When I started high school I had a couple of friends. However, they ditched me and found new friends. I was never alone like that and I didn’t know how to get around, socially. I had no friends and I was very shy. At some point I thought I wasn’t good enough for friends, while my old friends made new ones. I’m going into tenth grade now and I’m still struggling a lot and I feel really insecure. How do I face my fears?
Imagine Little House on the Prarie. Close your eyes and let the image fill your brain: small town, small community, tiny one-room schoolhouse with about 15 kids in it…. Have you got the picture? You can open your eyes now: you’ve just experienced my high school.
Yup, growing up in Memphis, Tennessee, The Yeshiva of the South was a tiny brick house with 14 girls in the entire high school (my grade was the largest grade, coming in at a whopping SIX girls!) The boys’ school was a completely separate entity, with a grand total of TWO boys in the whole school. (When they both graduated one year, one was valedictorian and one was salutatorian. It was a win-win situation.)
Needless to say, it happened to be that none of the 14 girls were really suitable soul-mates for me, so I spent my entire high school career without a best friend in school. So I understand what you’re going through. I’m so sorry you feel lonely. I think loneliness is the most difficult life challenge to endure. But what can you do about it? Well, from my own personal experience in high school I learned a lot.
First of all, I learned how to cobble together a social life for myself. Because none of the girls in my school were going to work as my best friend, I was friendly with them, but not super-close with them, and not exclusively friends with them. I found other friends in other places, and each one of my different friends understood and could relate to a different piece of me.
My “semi-friends” in school were the people I spent all day with, and we shared on the level of “we are in the same school together.” Then I had a friend who understood my deep love of books. But she wasn’t the same friend who I could really have a fun time with and talk to about life. And that latter friend didn’t go to my school, so she didn’t understand what my days were like, and she didn’t really understand my observant lifestyle and what Shabbos and Kashrus were all about. And then I had the friend who just was my “fun friend.” (My most salient memory of her is driving 80 miles per hour down a dirt road in Arkansas with her in her new car, listening to Steve Winwood’s “Back in the High Life.” As I beg my own children: please, please, please learn from my mistakes so you don’t repeat them! My smart kids have (thank you, Lord!) already assured me that they are fully aware that driving down dirt roads at 80 miles per hour is not an intelligent decision, and they’re not planning on ever doing that—especially not in Arkansas.)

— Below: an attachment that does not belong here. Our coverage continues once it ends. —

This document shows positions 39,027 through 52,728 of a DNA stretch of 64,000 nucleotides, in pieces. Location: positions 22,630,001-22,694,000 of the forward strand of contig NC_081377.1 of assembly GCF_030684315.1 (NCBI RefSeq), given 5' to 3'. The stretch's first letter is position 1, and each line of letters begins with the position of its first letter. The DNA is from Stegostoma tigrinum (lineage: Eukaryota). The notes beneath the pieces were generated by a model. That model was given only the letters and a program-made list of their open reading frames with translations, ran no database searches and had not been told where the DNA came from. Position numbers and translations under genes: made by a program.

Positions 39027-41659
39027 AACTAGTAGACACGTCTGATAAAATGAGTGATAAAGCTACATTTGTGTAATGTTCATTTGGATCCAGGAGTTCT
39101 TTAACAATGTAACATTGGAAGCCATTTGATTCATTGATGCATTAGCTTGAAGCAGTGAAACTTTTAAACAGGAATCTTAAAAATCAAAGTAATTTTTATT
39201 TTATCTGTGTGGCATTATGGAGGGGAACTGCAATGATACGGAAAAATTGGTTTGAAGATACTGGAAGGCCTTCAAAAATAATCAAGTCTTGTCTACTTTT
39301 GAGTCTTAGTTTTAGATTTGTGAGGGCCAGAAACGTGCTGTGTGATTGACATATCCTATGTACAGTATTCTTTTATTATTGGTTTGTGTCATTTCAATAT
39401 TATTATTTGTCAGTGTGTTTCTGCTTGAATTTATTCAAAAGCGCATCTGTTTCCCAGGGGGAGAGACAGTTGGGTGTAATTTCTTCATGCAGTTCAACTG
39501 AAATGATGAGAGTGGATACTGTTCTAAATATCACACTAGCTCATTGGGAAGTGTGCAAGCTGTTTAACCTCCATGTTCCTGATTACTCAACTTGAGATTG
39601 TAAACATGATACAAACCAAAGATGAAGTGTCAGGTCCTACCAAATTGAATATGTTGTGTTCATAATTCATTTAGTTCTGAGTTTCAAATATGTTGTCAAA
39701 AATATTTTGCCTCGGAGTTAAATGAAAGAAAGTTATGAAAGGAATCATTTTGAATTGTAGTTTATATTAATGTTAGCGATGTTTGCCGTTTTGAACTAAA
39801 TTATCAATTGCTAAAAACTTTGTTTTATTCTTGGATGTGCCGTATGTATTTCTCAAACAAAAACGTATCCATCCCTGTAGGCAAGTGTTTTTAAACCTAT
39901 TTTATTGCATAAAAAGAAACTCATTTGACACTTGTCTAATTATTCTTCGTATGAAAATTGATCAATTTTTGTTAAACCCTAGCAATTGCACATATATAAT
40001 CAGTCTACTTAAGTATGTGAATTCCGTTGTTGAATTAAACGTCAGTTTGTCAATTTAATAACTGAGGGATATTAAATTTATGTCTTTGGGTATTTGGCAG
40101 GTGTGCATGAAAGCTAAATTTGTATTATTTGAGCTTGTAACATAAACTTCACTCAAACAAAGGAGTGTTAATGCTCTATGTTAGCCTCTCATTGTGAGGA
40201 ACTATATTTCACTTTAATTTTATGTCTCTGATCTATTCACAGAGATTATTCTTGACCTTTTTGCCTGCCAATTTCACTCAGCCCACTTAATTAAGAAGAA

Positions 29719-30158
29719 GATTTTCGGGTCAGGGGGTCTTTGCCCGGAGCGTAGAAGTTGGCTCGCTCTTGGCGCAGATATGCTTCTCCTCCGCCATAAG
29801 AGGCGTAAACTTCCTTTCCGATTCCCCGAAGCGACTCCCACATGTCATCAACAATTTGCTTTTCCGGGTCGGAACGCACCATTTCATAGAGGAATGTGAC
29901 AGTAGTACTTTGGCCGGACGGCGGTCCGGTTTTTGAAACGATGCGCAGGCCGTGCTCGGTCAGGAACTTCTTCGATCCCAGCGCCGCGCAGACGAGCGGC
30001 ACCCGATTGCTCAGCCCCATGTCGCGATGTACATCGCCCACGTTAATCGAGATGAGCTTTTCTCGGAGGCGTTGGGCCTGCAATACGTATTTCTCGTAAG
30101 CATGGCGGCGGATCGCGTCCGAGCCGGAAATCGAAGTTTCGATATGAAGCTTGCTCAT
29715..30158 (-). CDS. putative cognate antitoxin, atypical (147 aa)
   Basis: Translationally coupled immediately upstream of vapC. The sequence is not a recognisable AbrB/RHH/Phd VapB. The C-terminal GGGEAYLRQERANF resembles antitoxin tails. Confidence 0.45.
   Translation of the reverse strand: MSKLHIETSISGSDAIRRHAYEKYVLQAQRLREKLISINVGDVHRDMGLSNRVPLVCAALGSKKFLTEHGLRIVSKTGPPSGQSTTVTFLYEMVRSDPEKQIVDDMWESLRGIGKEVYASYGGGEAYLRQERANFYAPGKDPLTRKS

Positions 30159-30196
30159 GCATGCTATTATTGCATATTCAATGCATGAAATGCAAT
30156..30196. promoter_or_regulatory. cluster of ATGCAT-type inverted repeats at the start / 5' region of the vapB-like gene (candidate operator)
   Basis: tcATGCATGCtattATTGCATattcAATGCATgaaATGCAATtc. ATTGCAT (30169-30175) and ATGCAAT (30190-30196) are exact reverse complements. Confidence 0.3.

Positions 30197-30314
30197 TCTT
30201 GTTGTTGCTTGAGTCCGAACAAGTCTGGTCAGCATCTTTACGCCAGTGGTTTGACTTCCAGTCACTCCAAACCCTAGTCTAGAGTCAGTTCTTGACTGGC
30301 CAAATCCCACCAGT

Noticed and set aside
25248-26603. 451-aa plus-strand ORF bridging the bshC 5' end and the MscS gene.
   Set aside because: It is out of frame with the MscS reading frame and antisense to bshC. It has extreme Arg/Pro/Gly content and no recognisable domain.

So yes, I was lonely, but I found pieces of what I needed, socially, in many different people. You don’t have to limit your search for a good friend only to the kids who attend your school with you. Perhaps you can find additional “candidates” in your local B’nai Brith, NCSY, or USY chapter, in your synagogue, in summer camp, in extracurricular activities…..
Another thing I learned from trolling around for a friend, instead of just automatically having a friend there for me: the best way to get a friend is to be a friend. Look around, and see whom you might want to become friendly with. Then sincerely show that person your interest in their likes and dislikes and opinions. Ask them what they think about things. Ask them what they like to do. People are touched when others are interested in them and their thoughts and their preferences. And sincerely show them that you like who they are. That’s the best way to begin the process of acquiring that person as a friend.
I’ll tell you another great lesson I learned the summer before seventh grade. I used to be very shy, much as you describe yourself to be. I didn’t just go over to people and start conversations with them, especially not people I didn’t know. But that summer, I decided I didn’t like being shy. It was too isolating, and I felt lonely. I was at sleepaway camp, so there were lots of kids around. I decided to watch, observe, and learn. I watched how outgoing kids behaved. I saw them marching straight up to someone and just laughing and talking to them, and I studied very carefully how they did it. Then, even though I was terrified that someone would say, “Hey, Lauren! You can’t act like that—you’re shy!” I did the same thing. I just marched up to people and started talking and laughing with them. And no one berated me for it! No one said, “Hey! That’s not the way you’re allowed to be!” By practicing and practicing acting gregariously, I became gregarious.
Finally, I’d say the most important lesson of all that I learned from my feeling so lonely in high school was: learning to love myself. Learning to be my own best friend when I couldn’t find someone else appropriate for the job. Being alone is not what’s difficult; feeling lonely is what’s awful. Learning to be alone and to be content just by yourself is a beautiful skill to practice and to become adept at. And it’s a skill I’m so grateful I have. Do you know that now, as an adult, even though I have friends, I really enjoy being alone, too? I make sure to schedule time to be with friends, and I also make sure to schedule time every day just to be alone. It’s a wonderful feeling to love yourself and to enjoy the company of your own thoughts.
You’re welcome to look for friends, but don’t forget the best friend who will always be there for you—yourself.